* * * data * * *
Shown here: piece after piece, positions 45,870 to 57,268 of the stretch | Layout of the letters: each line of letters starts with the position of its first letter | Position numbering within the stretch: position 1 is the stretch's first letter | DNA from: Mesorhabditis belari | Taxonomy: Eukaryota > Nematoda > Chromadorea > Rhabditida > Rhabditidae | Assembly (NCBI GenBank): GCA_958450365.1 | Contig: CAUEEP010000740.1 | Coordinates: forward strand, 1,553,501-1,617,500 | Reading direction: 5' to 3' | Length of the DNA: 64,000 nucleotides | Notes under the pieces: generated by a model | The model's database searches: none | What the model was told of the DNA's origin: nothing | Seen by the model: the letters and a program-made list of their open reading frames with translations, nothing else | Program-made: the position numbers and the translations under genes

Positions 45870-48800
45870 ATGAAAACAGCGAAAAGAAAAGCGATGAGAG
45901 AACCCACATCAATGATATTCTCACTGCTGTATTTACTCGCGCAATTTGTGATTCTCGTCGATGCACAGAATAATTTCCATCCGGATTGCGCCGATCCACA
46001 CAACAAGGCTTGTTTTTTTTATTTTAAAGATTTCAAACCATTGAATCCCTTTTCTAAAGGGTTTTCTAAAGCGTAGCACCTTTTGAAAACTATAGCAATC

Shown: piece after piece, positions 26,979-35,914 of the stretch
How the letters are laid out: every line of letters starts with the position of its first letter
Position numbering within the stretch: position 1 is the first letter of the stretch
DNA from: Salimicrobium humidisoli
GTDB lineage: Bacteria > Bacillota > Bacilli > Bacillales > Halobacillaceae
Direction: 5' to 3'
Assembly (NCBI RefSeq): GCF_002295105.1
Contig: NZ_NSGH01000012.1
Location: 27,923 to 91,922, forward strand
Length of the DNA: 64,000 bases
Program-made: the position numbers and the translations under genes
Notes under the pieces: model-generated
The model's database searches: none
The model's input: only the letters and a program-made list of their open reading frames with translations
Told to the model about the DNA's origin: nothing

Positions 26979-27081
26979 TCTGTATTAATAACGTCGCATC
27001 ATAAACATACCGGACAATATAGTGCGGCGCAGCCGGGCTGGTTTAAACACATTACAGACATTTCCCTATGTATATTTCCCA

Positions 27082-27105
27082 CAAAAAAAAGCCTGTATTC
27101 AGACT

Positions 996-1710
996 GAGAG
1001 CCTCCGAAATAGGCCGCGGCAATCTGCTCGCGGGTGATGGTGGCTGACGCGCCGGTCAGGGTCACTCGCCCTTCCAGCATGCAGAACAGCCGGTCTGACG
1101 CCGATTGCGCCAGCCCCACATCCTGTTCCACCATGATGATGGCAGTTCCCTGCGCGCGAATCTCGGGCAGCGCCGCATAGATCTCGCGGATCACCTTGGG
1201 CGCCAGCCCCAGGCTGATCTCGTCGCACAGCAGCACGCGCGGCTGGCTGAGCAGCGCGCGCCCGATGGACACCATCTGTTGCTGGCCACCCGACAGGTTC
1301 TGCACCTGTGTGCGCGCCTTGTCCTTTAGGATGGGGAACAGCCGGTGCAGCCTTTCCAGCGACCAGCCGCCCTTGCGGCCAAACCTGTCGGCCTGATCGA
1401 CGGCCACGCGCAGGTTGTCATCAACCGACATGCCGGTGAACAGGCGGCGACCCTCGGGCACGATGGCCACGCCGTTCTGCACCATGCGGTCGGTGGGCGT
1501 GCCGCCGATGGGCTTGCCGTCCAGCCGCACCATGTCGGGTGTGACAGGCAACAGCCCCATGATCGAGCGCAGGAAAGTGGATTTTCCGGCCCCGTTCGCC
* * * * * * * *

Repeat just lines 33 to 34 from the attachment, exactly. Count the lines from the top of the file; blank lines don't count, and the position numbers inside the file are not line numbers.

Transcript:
1401 CGGCCACGCGCAGGTTGTCATCAACCGACATGCCGGTGAACAGGCGGCGACCCTCGGGCACGATGGCCACGCCGTTCTGCACCATGCGGTCGGTGGGCGT
1501 GCCGCCGATGGGCTTGCCGTCCAGCCGCACCATGTCGGGTGTGACAGGCAACAGCCCCATGATCGAGCGCAGGAAAGTGGATTTTCCGGCCCCGTTCGCC